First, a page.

June 23, 2022

More than 50 years have passed since the United States convened the White House conference that helped elevate hunger as a national priority and sparked major improvements and expansions to the federal nutrition programs.

This September, the White House Conference on Hunger, Nutrition, and Health will take place with the goal of ending hunger and reducing diet-related diseases and disparities in the U.S. by 2030.

FRAC, along with other anti-hunger organizations underscored five priorities for the conference.  

To ensure these priorities are put into the forefront during the conference, FRAC nominated several people to speak about  their lived experiences with hunger during a series of virtual, regional listening sessions  hosted by the White House. They shared their stories and recommendations during these sessions.

In a blog series, we will share the remarks of a few of the advocates who spoke during these sessions.

Diane Sullivan, Co-Founder, Equitable Spaces

Diane combines her lived experience with her many years in direct service and policy work to ensure that those with lived expertise feel a true sense of belonging and are meaningfully engaged in policy and research design, implementation, and review. A mother of six and grandmother of four, Sullivan and her children have experienced poverty, hunger, and homelessness. Her advocacy journey began when she accepted a position as an eviction prevention specialist while she and her family were experiencing homelessness in her home state of Massachusetts in 2001. Sullivan is the co-founder of Equitable Spaces, which seeks to create opportunities for community members with these lived and living experiences to incorporate their perspectives, knowledge, and expertise into the co-design of the policies and programs that directly impact their lives. She spoke at a Northeast/Mid-Atlantic listening session.

Here are her remarks:

“I am Diane Sullivan, a mother and grandmother, living in Medford, Massachusetts. Alongside my dear friend and colleague, Jimmieka Mills, I am co-founder of Equitable Spaces, where our mission is to create a platform for community members with lived experience. At Equitable Spaces, we provide technical support and training to local, state, and national groups, and government agencies that seek to engage—and learn from—those directly impacted by the policies and advocacy strategies aimed at addressing root causes.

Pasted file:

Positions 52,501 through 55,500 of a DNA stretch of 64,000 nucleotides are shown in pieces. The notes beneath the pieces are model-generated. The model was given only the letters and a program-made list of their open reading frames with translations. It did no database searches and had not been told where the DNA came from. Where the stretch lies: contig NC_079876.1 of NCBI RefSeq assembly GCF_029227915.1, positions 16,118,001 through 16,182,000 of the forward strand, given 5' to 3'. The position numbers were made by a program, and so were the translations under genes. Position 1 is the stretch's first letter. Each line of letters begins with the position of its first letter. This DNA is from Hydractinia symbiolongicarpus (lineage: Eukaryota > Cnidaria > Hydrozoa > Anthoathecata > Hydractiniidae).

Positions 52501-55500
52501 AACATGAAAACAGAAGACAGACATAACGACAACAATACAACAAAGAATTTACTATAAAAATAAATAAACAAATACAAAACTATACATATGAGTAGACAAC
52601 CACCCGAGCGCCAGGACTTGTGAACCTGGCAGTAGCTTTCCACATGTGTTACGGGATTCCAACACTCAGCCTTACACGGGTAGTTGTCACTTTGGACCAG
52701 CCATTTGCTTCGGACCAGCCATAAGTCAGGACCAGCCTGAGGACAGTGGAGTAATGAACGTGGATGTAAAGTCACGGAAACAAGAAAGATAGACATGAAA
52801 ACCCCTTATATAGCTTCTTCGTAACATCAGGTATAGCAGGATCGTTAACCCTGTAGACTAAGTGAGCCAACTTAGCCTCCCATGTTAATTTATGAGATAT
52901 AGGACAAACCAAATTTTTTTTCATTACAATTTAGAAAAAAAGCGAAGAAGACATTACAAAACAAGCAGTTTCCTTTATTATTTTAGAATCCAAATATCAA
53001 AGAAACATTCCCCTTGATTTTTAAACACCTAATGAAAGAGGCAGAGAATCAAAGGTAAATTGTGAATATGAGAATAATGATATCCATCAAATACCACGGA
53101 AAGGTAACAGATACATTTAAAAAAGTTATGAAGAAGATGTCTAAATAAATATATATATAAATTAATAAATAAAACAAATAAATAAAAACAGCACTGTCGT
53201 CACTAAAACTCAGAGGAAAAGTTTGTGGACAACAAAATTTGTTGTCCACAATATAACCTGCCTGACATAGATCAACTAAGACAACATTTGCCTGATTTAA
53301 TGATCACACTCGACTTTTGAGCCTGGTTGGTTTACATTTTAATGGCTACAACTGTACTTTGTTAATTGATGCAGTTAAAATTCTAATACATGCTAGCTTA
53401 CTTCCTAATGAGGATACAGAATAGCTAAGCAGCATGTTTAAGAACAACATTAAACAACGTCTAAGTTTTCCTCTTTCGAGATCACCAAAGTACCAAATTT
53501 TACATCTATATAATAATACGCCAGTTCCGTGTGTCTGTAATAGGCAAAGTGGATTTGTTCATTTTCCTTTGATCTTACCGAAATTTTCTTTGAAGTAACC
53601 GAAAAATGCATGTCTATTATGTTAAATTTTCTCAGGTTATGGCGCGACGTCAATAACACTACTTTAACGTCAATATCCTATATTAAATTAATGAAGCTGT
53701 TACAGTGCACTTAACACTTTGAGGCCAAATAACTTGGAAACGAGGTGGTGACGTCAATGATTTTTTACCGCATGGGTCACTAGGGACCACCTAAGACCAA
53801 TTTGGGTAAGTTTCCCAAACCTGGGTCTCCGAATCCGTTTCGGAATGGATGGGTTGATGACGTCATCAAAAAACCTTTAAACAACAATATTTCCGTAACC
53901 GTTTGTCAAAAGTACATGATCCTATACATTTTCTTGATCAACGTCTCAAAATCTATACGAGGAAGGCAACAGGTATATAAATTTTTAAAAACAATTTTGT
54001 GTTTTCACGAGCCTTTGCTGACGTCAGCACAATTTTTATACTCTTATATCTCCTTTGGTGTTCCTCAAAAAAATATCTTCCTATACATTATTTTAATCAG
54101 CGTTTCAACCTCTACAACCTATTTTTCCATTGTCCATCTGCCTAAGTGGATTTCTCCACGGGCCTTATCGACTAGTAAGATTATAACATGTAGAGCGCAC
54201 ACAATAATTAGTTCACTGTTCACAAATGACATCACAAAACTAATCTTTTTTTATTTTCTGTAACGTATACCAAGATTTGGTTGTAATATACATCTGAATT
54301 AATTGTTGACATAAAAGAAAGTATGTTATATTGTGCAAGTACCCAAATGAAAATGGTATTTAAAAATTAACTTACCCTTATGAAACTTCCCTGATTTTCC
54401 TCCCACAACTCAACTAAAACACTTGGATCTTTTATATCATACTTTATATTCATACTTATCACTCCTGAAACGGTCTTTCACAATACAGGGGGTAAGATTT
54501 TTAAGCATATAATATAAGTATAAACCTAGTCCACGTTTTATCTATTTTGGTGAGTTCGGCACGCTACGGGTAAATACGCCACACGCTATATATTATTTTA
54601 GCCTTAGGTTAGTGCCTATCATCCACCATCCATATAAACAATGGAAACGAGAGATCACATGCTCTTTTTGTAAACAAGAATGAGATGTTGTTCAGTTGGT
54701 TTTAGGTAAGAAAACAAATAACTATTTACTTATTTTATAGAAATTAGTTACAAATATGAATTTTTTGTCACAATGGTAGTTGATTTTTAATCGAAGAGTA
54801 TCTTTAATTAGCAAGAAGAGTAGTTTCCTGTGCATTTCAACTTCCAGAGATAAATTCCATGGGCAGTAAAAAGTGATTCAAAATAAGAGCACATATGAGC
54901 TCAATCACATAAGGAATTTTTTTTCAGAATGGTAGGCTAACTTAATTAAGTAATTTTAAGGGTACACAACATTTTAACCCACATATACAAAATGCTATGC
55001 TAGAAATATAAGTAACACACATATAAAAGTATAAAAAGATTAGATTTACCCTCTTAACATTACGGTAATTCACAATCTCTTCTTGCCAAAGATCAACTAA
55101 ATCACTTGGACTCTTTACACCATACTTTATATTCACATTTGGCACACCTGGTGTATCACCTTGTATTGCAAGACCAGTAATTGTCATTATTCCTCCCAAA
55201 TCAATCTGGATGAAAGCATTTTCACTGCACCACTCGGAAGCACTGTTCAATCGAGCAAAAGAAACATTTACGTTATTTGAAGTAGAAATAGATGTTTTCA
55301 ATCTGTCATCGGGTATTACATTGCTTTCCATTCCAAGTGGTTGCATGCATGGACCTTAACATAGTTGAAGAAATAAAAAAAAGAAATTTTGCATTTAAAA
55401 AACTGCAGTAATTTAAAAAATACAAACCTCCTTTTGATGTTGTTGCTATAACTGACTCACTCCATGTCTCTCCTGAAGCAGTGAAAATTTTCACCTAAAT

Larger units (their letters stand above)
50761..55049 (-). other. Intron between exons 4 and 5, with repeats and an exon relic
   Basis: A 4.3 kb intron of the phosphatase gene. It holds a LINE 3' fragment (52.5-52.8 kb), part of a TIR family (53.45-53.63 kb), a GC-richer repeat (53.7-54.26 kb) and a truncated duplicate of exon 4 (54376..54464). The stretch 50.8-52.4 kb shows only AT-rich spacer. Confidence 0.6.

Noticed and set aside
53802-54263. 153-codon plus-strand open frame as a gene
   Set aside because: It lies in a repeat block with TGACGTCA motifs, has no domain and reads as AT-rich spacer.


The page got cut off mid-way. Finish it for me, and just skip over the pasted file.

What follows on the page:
After more than 20 years of approaching policy work through the lens of my lived experience, I’ve learned that to call out inequitable policy is to challenge a culture that has granted unashamed permission to individuals—and groups of individuals mostly comprised of well-intended white people who’ve never experienced hunger.

Historically, those with lived experience have been invited into these spaces only after the agenda has been set and where our narrative conveniently suits it. We’re asked to put our trauma on display to be poked, prodded, and occasionally applauded—to ultimately defend priorities we didn’t help to define. It’s not unlike engaging in food policy discussions without inviting the farmers and ranchers who actually grow our food to the table.

However, this White House Conference represents an opportunity for us to move away from the transactions of service delivery, data extraction, and story-banking into the momentous, just, and sustainable policy solutions driven by community members, guided by their lived expertise.

I encourage you all to ask yourself a few questions:

  • Were the policy ideas you’ll share developed in true partnership with community members with lived experience?
  • If you did engage community members to inform your priorities, did you take the time to develop trusting relationships; did you resist the temptation to push your agenda; and show up to listen and learn?